FARNBOROUGH England (Reuters) - The U.S. government is nearing release of a revamped policy for exports of unmanned aerial vehicles and technology amid growing pressure by U.S. manufacturers who say the current cumbersome rules are giving firms in other countries a competitive edge.
U.S. officials at the Farnborough air show were tight-lipped about the details of any possible changes, but confirmed that there could be movement soon on the issue after years of behind-the-scenes deliberations.
"Please stay tuned," Ken Handelman, deputy assistant secretary of state for defense trade controls, told reporters earlier this week, although he declined to elaborate.
"We think there’ll be a lot to say in due course that is very helpful to exporters and also to our allies who are hoping to take advantage of the very good technology that U.S. companies produce."
U.S. curbs on unmanned technology exports have long vexed firms like Predator-maker General Atomics Corp, Textron Inc, which builds the Shadow unmanned systems used by the U.S. Army and Marine Corps, and Northrop Grumman, which builds the high-altitude Global Hawk aircraft.
The biggest obstacle is the Missile Technology Control Regime, or MTCR, a partnership among 34 countries established in 1987 to preventing the proliferation of missiles capable of carrying a 500 kg payload at least 300 km. The rules were amended in 1992 to include larger unmanned aerial vehicles.
New threats have emerged to replace those of the Cold War and Washington has been reluctant to tinker with the export controls for fear it may allow sensitive technology to fall into hostile hands.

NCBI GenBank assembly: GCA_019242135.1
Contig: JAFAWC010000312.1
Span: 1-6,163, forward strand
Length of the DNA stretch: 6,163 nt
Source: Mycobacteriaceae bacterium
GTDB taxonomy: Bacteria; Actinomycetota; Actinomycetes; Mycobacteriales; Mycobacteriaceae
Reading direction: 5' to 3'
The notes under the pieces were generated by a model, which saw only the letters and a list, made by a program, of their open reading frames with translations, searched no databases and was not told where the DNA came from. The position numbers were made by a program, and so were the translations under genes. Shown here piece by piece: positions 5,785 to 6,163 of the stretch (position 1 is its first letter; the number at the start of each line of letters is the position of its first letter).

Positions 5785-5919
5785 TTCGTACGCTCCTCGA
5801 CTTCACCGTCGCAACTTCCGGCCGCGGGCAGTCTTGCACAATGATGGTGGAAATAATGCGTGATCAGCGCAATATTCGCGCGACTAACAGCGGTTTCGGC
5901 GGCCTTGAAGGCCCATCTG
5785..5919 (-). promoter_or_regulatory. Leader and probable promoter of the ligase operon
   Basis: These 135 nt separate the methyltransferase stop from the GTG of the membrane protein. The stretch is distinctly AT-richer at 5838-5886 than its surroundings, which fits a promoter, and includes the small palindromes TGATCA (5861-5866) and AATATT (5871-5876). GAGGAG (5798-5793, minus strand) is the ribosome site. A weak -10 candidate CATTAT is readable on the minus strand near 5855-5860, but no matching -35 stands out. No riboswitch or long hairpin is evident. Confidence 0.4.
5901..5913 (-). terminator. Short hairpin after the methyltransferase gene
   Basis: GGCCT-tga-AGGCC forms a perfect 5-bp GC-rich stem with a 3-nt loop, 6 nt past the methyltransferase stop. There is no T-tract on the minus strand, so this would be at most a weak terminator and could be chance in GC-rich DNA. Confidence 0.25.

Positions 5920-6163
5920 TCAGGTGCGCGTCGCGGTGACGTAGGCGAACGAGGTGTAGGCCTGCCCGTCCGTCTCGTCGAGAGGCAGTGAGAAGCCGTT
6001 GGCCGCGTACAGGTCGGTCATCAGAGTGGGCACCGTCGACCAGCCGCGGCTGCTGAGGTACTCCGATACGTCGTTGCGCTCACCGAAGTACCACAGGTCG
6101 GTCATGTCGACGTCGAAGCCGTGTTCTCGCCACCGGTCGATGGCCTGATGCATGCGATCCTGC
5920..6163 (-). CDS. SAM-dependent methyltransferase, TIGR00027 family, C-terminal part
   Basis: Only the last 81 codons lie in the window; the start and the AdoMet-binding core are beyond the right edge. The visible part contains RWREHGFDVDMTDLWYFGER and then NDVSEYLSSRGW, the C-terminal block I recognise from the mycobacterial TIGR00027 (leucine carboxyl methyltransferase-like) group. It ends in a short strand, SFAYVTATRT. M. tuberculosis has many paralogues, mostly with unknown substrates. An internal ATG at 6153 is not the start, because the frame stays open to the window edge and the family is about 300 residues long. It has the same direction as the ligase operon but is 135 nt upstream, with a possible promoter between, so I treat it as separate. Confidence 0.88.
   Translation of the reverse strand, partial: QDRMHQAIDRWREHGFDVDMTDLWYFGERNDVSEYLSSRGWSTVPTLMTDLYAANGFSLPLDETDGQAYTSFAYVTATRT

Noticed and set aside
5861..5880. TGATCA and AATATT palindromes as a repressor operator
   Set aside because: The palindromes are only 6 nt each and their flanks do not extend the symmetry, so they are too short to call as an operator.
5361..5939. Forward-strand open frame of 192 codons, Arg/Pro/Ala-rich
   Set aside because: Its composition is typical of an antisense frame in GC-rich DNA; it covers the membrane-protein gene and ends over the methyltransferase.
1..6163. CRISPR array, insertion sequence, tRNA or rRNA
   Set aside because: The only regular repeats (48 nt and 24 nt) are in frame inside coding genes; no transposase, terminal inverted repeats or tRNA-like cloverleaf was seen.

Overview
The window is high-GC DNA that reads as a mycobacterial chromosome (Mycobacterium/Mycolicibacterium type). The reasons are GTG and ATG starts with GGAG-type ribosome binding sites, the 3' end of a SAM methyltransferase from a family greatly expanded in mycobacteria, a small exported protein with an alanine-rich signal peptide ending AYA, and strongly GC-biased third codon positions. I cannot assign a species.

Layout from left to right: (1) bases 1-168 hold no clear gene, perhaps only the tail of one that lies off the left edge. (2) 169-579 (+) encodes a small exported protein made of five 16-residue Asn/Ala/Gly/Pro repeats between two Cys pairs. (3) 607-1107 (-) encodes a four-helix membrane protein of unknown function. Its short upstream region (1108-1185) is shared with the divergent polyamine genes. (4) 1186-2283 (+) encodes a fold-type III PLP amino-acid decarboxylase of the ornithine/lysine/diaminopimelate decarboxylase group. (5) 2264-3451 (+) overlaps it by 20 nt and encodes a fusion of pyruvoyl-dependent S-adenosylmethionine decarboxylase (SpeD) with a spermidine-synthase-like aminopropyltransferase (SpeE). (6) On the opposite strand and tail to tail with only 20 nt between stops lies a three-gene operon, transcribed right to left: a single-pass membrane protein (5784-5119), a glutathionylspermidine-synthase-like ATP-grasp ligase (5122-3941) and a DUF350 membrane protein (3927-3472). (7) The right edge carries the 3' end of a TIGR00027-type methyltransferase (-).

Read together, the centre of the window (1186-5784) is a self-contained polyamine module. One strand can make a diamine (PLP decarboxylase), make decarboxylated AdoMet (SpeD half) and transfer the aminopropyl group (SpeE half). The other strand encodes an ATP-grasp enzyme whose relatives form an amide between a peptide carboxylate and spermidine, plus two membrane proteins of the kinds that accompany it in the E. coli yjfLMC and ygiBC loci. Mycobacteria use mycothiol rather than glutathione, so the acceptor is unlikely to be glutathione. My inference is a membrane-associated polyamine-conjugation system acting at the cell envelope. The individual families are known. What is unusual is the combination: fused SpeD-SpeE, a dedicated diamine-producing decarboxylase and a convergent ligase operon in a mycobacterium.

The U.S. government has approved sales of certain unmanned systems to a few close allies, including Britain, South Korea, Italy, France, Germany, and Australia, but many other countries are interested in buying a range of systems.
Christopher Ames, head of international business development for General Atomics, told Reuters that countries that were not part of the MTCR agreement had a advantage in the burgeoning market for unmanned aircraft and related technologies while U.S. rules restricted sales of items now readily available elsewhere.
"These items are no long proprietary to the United States. The technology is developing, maturing and advancing," Ames said at the Farnborough air show. "This should be of concern if we want to maintain our position in the international marketplace."
Firms from Israel, South Africa, China and others have sharply increased their sales of unmanned vehicles and technologies over the past decade, while U.S. laws have kept a tight rein on U.S. sales.
Ellen Lord, president of Textron Systems, the Textron unit that includes various unmanned systems, said navigating U.S. export control laws remained a lengthy and complicated process despite some changes in recent years.
"The customers are shying away a bit, and they will go for inferior technology because of the ease with which they can process it," Lord told Reuters at the air show.
Lord said U.S. officials assured her at the show that they were aware of industry's concerns. She said she expected news about a policy changes within the next few weeks.
"No one is arguing that we need export controls, but let's be rational about it and let's look at where there's a national security threat or not," she added.
Air Force Secretary Deborah James said industry executives and foreign officials raised concerns during her meetings at the show. She said an inter-agency group was reviewing the process, which she described as "lengthy, and perhaps a little rigid."
"It's a difficult situation for us. It's a balancing act trying to protect very sensitive technologies but on the other hand, wanting to be able to export, and wanting our allies to ... have certain capabilities," she said.
Editing by Tom Pfeiffer